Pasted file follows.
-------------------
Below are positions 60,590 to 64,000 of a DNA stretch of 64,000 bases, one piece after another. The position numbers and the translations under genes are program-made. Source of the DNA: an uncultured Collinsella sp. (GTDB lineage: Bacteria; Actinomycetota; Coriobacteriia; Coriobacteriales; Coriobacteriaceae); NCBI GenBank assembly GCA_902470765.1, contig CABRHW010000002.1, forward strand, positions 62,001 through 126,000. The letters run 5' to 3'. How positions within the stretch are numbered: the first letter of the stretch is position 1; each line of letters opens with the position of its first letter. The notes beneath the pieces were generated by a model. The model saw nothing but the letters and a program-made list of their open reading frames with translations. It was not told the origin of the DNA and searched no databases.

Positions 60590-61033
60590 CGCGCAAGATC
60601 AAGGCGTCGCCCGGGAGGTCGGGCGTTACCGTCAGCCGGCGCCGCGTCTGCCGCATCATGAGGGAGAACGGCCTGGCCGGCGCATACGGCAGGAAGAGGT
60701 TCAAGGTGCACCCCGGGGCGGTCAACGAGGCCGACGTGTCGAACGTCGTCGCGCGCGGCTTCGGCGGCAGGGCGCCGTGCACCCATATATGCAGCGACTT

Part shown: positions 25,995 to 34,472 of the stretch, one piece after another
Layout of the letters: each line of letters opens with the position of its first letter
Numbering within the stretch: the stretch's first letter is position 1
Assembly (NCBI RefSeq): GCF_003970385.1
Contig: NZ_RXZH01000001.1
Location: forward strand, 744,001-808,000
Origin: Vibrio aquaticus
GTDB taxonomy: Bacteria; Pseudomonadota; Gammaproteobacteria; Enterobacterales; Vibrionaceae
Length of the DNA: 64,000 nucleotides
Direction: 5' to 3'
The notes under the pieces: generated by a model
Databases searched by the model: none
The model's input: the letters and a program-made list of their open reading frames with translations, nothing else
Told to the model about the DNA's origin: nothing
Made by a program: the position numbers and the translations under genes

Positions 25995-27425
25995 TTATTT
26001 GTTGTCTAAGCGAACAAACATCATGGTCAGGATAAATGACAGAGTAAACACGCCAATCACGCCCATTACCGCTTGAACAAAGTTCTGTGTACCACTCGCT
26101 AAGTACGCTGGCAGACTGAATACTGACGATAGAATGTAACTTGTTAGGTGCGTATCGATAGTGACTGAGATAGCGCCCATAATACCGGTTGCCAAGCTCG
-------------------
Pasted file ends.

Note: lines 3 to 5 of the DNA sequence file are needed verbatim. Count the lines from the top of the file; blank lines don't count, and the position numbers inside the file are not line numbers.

60590 CGCGCAAGATC
60601 AAGGCGTCGCCCGGGAGGTCGGGCGTTACCGTCAGCCGGCGCCGCGTCTGCCGCATCATGAGGGAGAACGGCCTGGCCGGCGCATACGGCAGGAAGAGGT
60701 TCAAGGTGCACCCCGGGGCGGTCAACGAGGCCGACGTGTCGAACGTCGTCGCGCGCGGCTTCGGCGGCAGGGCGCCGTGCACCCATATATGCAGCGACTT